On August 7, 2001, we also adjusted certain penalty amounts pertaining to odometer requirements and disclosure and vehicle theft prevention. 66 FR 41149. In addition to increases in authorized penalties under the Adjustment Act, the Transportation Recall Enhancement, Accountability, and Documentation (“TREAD”) Act increased penalties under the National Traffic and Motor Vehicle Safety Act as Start Printed Page 30052amended (sometimes referred to as the “Motor Vehicle Safety Act”). We codified those amendments on November 14, 2000. 65 FR 68108. Most recently, on September 28, 2004, we adjusted the maximum penalty amounts for a related series of violations involving the agency's vehicle safety, bumper standards, and consumer information provisions. 69 FR 57864.
We have reviewed the civil penalty amounts authorized in part 578 and propose in this notice to adjust those penalties where warranted under the Adjustment Act. Those civil penalties that we are proposing to adjust address violations pertaining to odometer tampering and disclosure requirements and to vehicle theft protection provisions.
Method of Calculation
Under the Adjustment Act, we determine the inflation adjustment for each applicable civil penalty by increasing the maximum civil penalty amount per violation by a cost-of-living adjustment, and then applying a rounding factor. Section 5(b) of the Adjustment Act defines the “cost-of-living” adjustment as:
The percentage (if any) for each civil monetary penalty by which—
(1) The Consumer Price Index for the month of June of the calendar year preceding the adjustment exceeds
(2) the Consumer Price Index for the month of June of the calendar year in which the amount of such civil monetary penalty was last set or adjusted pursuant to law.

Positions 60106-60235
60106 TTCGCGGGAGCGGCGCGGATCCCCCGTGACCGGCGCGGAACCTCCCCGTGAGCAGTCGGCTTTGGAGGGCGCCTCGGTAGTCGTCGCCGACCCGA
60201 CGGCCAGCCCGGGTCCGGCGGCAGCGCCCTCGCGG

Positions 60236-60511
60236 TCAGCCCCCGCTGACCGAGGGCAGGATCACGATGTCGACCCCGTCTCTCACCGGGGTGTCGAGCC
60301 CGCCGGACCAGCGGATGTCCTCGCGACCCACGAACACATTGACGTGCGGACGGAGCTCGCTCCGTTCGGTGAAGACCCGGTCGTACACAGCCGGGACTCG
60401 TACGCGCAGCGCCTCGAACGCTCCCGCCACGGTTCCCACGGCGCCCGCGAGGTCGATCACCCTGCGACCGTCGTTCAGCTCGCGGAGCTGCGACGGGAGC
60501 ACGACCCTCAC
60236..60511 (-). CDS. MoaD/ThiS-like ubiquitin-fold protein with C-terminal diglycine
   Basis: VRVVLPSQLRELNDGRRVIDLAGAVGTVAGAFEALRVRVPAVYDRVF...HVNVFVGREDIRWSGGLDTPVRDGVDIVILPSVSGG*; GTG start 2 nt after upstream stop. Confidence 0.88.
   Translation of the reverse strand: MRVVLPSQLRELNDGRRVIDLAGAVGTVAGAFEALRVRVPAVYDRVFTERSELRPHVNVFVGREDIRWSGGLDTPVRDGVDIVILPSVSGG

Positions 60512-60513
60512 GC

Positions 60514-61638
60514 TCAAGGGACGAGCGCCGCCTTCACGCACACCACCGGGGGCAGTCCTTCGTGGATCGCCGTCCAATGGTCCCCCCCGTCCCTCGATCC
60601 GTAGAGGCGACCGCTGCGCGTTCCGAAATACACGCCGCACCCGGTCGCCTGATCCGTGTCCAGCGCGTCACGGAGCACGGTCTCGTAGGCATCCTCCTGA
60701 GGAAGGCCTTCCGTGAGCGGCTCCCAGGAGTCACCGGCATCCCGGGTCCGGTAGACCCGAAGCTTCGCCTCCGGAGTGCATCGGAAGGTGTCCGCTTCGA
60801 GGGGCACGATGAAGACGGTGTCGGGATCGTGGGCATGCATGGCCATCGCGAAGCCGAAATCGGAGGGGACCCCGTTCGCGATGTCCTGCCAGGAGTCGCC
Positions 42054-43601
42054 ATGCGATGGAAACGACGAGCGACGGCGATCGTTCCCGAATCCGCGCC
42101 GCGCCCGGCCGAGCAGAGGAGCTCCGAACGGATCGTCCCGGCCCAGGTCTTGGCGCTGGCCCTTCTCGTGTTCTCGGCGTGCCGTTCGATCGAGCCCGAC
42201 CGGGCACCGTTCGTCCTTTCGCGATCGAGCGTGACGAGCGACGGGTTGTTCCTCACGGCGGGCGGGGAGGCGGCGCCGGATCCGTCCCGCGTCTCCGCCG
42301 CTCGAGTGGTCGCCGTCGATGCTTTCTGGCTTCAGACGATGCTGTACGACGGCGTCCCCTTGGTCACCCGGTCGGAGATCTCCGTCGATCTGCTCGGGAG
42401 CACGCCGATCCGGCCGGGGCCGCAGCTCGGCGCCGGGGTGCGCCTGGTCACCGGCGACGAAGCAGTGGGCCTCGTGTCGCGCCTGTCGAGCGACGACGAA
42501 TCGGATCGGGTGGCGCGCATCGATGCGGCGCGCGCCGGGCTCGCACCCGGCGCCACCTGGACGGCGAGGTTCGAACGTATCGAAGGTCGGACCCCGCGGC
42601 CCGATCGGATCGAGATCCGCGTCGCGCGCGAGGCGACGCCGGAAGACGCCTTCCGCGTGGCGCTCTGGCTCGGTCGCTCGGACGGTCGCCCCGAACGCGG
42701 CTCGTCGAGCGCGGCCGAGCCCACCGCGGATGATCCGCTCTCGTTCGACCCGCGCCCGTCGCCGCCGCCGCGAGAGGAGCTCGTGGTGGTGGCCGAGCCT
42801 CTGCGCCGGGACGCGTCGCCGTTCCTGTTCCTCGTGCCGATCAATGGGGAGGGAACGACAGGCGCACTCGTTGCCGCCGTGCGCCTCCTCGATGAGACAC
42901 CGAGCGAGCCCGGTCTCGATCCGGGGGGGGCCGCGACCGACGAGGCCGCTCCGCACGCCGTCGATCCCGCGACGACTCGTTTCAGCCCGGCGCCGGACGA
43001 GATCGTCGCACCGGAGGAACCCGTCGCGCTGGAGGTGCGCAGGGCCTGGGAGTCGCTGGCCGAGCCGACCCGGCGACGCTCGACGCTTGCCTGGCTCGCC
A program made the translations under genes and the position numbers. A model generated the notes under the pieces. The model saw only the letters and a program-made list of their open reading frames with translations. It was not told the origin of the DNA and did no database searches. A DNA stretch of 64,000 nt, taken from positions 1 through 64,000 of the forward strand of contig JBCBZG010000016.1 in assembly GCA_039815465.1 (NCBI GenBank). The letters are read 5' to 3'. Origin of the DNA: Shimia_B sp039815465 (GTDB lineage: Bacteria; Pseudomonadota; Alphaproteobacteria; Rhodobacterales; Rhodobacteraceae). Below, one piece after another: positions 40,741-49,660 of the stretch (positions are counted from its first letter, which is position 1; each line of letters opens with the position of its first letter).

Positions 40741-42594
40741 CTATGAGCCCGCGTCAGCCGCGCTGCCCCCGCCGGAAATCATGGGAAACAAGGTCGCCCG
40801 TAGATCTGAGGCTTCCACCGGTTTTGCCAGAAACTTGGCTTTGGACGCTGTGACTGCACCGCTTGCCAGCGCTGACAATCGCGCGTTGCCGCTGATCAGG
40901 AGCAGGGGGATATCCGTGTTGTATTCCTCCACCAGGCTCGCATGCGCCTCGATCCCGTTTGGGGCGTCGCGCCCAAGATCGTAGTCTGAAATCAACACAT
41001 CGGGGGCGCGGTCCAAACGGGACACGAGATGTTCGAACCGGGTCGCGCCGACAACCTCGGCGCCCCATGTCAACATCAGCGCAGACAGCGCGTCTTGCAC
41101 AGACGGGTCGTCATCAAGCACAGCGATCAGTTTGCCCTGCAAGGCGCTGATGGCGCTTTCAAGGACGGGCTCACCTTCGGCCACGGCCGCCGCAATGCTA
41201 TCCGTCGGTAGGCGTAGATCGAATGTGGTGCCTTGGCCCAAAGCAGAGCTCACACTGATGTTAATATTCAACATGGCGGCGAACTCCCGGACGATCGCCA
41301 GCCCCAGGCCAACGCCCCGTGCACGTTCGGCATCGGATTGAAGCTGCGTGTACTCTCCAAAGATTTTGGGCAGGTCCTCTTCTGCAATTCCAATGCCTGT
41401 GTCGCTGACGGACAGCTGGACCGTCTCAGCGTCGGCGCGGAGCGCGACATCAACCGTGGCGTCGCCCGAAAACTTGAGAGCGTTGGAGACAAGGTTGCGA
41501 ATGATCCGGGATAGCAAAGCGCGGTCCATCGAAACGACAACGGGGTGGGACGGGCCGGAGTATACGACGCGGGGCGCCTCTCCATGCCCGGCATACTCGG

Since the proposed adjustment is intended to be effective before December 31, 2005, the “Consumer Price Index [CPI] for the month of June of the calendar year preceding the adjustment” would be the CPI for June 2004. This figure, based on the Adjustment Act's requirement of using the CPI “for all-urban consumers published by the Department of Labor” is 568.2. The penalty amounts that NHTSA seeks to adjust based on the Act's requirements were last adjusted in 2001 for the odometer tampering and disclosure and vehicle theft protection provisions. The CPI figure for June 2001 is 533.3. Accordingly, the factor that we are using in calculating the proposed increases is 1.07 (568.2/533.3) for violations involving the odometer tampering and disclosure and vehicle theft protection provisions. Using 1.07 as the inflation factor, calculated increases under these adjustments are then subject to a specific rounding formula set forth in Section 5(a) of the Adjustment Act. 28 U.S.C. 2461, Notes. Under that formula:
Any increase shall be rounded to the nearest
(1) multiple of $10 in the case of penalties less than or equal to $100;
(2) multiple of $100 in the case of penalties greater than $100 but less than or equal to $1,000;
(3) multiple of $1,000 in the case of penalties greater than $1,000 but less than or equal to $10,000;
(4) multiple of $5,000 in the case of penalties greater than $10,000 but less than or equal to $100,000;
(5) multiple of $10,000 in the case of penalties greater than $100,000 but less than or equal to $200,000; and
(6) multiple of $25,000 in the case of penalties greater than $200,000.
Review of Civil Penalties Prescribed by Section 578.6
Section 578.6 contains the civil penalties authorized for the statutes that we enforce. We have reviewed these penalties, applied the formula using the appropriate CPI figures, considered the nearest higher multiple specified in the rounding provisions, and tentatively concluded that only the penalties discussed below may be increased.